Stew on This

Alecia and I both wanted to try something from the sopas (soups and stews) menu. She chose pozole ($6.49 lunch or $10.99 dinner) and I picked the caldo de rez (same price). Pozole is a favorite of mine. It’s a delicious soup with tender hominy and shreds of chicken, and in this case dotted with circles of fresh crunchy radish, making for a beautiful and colorful bowl. After squeezing the fresh lime which accompanied it, and though I wished for a little more of a spicy note to add to the depth of the broth’s flavor, I would rate this a fine effort and a dish I would recommend trying. Alecia and I agreed the caldo de rez had the edge in terms of flavor. The menu describes it as stew, but soup is maybe a little more accurate due to its brothiness. Tender beef chunks with potatoes, carrots, chayote (summer squash), and rice garnished with onions, cilantro, and lime is what the menu says, but I have to take issue with the meat being described as tender chunks. The beef was more like what my grandmother would describe as “soup meat” – big hunks of meat with fat and a little gristle maybe, but that’s what you want to make soup. I had no problem cutting it apart, easily using my fork to do so. My caution is for folks who might be expecting little manicured bites of beef. This isn’t that, and I’m glad. I loved tossing in heaping spoons of cilantro and chopped onion to add a fresh element along with the lime juice. These are both dishes for the approaching fall season, hearty, savory, broth-y, and flavorful.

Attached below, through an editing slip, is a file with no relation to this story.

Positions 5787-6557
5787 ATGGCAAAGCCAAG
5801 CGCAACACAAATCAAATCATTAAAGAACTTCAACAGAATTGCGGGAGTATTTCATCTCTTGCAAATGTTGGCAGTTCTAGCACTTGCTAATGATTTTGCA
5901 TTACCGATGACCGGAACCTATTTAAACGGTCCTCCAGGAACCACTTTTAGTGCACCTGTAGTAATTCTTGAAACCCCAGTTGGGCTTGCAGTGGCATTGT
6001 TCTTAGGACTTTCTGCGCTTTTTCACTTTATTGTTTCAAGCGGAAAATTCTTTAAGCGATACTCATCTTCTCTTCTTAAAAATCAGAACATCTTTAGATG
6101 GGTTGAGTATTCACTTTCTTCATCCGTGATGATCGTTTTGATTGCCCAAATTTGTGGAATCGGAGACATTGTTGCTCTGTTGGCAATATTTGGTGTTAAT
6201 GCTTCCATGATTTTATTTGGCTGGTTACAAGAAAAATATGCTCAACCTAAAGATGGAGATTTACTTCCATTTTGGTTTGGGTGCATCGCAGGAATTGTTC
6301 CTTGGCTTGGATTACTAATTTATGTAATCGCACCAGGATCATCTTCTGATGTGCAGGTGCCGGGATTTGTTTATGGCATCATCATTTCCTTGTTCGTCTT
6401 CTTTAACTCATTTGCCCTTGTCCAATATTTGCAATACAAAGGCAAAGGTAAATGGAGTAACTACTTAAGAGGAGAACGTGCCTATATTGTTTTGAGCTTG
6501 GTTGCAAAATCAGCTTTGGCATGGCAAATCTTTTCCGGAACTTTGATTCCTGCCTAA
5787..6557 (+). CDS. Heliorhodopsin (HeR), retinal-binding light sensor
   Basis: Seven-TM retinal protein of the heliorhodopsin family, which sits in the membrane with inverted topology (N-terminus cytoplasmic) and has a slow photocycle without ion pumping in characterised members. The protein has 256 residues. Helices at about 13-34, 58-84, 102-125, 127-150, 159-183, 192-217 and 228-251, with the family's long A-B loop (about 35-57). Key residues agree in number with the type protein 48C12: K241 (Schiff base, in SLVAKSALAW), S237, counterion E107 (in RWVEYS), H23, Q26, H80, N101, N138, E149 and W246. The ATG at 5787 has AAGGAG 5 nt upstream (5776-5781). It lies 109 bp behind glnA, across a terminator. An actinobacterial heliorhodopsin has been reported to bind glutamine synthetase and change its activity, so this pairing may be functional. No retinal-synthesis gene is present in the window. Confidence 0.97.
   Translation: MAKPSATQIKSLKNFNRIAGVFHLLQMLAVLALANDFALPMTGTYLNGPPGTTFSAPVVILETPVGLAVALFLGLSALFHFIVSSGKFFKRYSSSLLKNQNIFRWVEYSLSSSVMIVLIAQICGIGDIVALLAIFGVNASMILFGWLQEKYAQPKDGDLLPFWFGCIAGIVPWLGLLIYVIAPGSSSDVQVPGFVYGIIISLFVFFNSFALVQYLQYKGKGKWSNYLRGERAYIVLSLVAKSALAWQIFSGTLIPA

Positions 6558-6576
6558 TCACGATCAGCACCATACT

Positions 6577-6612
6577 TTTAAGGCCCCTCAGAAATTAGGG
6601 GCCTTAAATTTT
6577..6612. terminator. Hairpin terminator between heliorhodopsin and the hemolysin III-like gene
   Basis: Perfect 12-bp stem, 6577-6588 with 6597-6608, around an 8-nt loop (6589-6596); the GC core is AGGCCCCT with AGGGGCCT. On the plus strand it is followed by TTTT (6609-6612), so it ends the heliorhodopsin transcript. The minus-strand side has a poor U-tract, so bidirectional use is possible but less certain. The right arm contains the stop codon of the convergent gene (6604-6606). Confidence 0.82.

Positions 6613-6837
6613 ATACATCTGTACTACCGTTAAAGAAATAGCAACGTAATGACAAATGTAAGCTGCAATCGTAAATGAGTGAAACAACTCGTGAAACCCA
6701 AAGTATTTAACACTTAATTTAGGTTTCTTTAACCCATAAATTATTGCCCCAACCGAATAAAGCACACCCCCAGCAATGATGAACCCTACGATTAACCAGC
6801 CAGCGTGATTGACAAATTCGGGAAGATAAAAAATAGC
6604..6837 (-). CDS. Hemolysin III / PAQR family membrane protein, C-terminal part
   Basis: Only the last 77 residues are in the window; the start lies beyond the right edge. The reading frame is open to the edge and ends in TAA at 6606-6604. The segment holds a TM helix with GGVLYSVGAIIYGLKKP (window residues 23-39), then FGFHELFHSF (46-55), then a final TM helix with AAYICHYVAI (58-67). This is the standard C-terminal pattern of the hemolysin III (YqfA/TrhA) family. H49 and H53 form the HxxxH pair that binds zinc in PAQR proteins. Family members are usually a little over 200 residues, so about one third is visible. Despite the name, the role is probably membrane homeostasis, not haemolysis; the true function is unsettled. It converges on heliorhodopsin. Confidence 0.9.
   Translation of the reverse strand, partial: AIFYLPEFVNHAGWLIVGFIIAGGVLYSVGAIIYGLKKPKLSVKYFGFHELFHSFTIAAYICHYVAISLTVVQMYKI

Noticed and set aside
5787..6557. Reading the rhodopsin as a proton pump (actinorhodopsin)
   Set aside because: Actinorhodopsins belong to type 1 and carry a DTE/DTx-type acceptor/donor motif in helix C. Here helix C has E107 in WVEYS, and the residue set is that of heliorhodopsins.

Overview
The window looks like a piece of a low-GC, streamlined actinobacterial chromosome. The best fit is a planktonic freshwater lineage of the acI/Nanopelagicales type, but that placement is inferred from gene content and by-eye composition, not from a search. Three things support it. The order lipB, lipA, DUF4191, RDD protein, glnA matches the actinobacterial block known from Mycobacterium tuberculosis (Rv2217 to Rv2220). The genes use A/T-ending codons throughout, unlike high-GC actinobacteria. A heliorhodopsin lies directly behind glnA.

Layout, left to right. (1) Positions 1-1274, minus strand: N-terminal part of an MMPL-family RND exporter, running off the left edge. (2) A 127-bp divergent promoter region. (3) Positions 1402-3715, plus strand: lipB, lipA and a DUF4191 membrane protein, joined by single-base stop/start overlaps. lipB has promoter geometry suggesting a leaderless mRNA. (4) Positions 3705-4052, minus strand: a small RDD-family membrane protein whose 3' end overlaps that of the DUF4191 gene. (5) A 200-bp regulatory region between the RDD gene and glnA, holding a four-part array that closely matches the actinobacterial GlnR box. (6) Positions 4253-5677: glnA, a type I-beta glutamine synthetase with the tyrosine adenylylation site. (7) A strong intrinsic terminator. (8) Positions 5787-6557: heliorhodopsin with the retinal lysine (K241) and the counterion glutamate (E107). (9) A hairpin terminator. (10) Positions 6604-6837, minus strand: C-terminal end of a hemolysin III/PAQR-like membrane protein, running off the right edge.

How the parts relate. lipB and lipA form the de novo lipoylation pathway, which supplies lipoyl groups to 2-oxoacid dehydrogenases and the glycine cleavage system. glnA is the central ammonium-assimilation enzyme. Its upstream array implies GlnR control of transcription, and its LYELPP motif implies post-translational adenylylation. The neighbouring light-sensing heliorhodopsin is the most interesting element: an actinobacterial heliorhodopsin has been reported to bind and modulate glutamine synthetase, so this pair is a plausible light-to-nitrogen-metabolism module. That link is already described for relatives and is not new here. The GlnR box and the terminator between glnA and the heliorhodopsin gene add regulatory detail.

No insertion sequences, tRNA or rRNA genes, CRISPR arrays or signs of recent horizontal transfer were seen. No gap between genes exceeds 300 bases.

Plan for Flan

When there’s flan, that creamy, egg-y Latin American custard, I’m in. My disappointment with Chiapas’ effort was the tarting up of the delicate flavor by squirting Hershey’s syrup and whipped cream on it, when it should be left to bathe solely in its sublime caramel nectar. So, plan for the flan, just ask for it stripped down.

If you ask me if Chiapas is the most authentic of Mexican restaurants, I can honestly say I don’t know, but I can say I really liked their approach of lots of fresh garnishes, lime, and queso fresco, instead of having everything swim in greasy oceans of low quality food service cheese. I like that they offer items like cow tongue and tortas and the soups I described. Chiapas is worthy of an investigation. Go and have a horchata and some cow tongue. You certainly won’t get that at Taco Bell.

Chiapas Mexican Grill is located at 298 N. Main St. in Centerville. For more information, please visit or call 937.949.3390.

Dayton City Paper Dining Critic Paula Johnson would like every meal to start with a champagne cocktail and end with chocolate soufflé. As long as there’s a greasy burger and fries somewhere in the middle. Talk food with Paula at

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Paula Johnson
Dayton City Paper Dining Critic Paula Johnson would like every meal to start with a champagne cocktail and end with chocolate soufflé. As long as there’s a greasy burger and fries somewhere in the middle. Talk food with Paula at